Groomed to be stupid?: But it's also important to put the move in a much broader context. For starters, the Disney attack is just the latest and most forceful salvo in a wider Republican war against what they've branded as "woke corporations." These are big firms where socially conscious branding has evolved — with a push from their younger, college-educated workforce, accelerated during 2020′s George Floyd protests — into stands on issues like transgender rights or voter suppression that are typically at odds with today's GOP.

But a place like DeSantis' Florida, which has become a kind of laboratory for the mad science of post-Trump neo-fascism, isn't only attacking so-called woke corporations like Disney with the heavy, blunt object of punishing their free speech. Republicans pushing dark censorship in the so-called Sunshine State also want to pull up the very roots of "woke corporations" — which is any schooling that might have taught these people to embrace diversity and fairness in the first place. At the risk of verbally sinking to their crude level, DeSantis seems to be "grooming" Florida's kids ... to be stupid.

There is too much irony here to bear. For most of the last half-century, Republicans and their handpicked judges have invested greatly in the idea that corporations like Disney have the full rights of personhood, which includes First Amendment free speech rights — because that's what got you to unlimited corporate campaign donations. Conservatives never anticipated the blowback of corporations using free speech to undermine their political agenda. As a result, right wingers in the 2020s don't just suddenly hate "woke corporations" but other institutions they also used to revere, like the "woke military" or the "woke CIA."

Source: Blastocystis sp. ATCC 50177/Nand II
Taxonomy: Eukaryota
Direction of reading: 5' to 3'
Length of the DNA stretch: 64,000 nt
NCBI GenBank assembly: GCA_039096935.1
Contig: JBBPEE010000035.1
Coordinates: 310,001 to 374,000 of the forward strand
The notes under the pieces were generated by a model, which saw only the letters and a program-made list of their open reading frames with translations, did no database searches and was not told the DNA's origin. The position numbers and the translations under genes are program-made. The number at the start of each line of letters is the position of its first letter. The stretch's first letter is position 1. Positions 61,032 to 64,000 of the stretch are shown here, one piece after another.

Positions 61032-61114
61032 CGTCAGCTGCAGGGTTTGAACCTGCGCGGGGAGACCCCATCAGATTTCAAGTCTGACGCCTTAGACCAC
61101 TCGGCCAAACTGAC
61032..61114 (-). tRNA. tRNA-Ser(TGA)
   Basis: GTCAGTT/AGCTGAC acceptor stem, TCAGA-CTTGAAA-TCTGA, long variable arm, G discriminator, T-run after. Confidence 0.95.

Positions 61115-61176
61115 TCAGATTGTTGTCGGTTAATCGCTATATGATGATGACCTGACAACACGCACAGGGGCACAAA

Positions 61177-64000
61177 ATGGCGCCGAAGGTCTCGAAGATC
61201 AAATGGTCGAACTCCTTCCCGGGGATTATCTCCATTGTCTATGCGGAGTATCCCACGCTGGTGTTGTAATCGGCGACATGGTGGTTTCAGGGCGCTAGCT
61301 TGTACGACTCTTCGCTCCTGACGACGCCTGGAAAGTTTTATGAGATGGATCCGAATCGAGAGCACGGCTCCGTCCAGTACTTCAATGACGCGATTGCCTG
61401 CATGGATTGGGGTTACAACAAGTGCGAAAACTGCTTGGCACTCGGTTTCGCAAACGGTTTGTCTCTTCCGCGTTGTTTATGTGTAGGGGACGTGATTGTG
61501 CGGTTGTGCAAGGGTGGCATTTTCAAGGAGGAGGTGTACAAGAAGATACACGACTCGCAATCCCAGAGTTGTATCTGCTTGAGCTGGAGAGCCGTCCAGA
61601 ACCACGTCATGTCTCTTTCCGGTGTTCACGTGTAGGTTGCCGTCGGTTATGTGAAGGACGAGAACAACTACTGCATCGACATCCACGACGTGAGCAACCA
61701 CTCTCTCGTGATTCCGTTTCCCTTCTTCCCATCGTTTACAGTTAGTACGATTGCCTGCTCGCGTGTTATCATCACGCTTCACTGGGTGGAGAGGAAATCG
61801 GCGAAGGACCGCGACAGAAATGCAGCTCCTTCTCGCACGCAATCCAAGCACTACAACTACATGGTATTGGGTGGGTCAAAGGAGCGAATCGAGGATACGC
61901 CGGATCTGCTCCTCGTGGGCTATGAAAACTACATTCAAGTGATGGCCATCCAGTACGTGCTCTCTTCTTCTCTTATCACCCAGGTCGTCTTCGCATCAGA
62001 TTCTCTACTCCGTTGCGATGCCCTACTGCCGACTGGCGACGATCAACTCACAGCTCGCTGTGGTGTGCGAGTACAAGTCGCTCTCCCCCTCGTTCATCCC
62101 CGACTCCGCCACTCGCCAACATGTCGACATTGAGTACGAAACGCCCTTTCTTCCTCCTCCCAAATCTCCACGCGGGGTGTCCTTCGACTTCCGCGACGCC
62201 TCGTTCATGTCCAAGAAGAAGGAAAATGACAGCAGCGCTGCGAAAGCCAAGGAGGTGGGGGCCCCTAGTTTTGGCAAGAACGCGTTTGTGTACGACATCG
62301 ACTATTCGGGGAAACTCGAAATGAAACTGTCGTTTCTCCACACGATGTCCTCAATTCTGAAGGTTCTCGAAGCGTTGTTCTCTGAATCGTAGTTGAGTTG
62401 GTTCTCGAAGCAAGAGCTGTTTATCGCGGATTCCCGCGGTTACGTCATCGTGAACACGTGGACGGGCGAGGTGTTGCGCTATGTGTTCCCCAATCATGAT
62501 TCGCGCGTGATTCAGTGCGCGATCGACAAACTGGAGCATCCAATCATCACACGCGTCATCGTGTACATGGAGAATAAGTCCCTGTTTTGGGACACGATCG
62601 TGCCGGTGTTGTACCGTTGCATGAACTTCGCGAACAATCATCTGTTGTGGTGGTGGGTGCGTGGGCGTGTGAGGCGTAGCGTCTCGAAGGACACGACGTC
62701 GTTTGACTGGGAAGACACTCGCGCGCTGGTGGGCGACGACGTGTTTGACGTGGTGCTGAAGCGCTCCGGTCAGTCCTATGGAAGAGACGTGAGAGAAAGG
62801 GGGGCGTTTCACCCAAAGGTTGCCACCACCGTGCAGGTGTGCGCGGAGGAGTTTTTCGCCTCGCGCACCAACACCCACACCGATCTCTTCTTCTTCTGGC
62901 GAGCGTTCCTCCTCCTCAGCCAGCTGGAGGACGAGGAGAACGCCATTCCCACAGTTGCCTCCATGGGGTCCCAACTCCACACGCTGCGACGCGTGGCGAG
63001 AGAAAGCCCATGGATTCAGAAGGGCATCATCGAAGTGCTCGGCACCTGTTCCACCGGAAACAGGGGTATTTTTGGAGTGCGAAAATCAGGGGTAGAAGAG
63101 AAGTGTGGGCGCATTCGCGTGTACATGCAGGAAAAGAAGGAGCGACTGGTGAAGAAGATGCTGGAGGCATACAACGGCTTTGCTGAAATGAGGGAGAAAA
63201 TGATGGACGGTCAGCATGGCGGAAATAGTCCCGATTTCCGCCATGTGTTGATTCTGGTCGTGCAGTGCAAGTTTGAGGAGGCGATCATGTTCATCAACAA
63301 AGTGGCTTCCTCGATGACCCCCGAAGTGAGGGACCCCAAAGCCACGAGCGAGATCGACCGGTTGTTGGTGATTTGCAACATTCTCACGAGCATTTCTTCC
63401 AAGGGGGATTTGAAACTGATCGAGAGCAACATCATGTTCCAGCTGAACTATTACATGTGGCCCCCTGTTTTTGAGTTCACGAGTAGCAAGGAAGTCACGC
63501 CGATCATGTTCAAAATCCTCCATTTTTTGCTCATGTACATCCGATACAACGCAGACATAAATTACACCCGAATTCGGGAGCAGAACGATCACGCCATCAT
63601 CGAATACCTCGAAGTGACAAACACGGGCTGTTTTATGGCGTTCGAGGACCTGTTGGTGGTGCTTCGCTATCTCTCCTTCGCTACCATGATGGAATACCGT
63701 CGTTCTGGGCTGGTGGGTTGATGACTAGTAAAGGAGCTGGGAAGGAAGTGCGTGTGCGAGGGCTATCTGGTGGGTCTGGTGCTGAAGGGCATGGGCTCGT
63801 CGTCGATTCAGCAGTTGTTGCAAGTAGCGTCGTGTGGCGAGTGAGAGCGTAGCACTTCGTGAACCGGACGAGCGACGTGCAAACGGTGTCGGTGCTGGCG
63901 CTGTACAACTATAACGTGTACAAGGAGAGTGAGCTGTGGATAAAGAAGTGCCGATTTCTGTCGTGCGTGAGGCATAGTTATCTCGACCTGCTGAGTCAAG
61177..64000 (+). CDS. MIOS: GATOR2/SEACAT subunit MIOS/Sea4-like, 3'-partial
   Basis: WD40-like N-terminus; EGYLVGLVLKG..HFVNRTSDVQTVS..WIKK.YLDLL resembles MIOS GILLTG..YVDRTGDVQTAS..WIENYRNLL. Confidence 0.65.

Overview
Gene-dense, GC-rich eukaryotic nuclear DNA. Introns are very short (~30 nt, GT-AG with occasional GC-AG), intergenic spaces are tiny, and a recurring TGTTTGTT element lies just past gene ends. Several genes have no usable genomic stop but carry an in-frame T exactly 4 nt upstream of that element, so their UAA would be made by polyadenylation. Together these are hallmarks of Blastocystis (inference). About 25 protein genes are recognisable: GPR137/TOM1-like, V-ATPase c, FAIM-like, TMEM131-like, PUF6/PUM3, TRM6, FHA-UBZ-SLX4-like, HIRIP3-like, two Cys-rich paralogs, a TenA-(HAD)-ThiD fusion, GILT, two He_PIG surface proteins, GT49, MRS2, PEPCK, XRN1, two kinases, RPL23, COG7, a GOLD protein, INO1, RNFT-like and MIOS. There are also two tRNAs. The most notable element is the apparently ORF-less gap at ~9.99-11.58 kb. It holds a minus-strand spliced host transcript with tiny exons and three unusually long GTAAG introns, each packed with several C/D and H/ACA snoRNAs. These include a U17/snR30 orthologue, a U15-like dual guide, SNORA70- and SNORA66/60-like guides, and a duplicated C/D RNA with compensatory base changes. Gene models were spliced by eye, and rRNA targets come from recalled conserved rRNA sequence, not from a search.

What has changed isn't rocket science ... or, maybe, in a way, it is. Institutions in the 21st century — not just Silicon Valley or Big Media, but even corporations that manufacture widgets, and also places like the U.S. military brass — need to hire the best people to compete. That means hiring top college graduates, who increasingly arrive at the workplace with a high priority on a culture that promotes diversity. That's not only the moral stance, but it makes sense for a variety of reasons. For example, diverse teams on company projects produce more diverse, and smart ideas. In the case of Disney, the price of not speaking out on the DeSantis GOP "Don't Say Gay" bill regulating classrooms would have been offending the large numbers of LGBTQ+ tourists who descend on its Florida theme parks.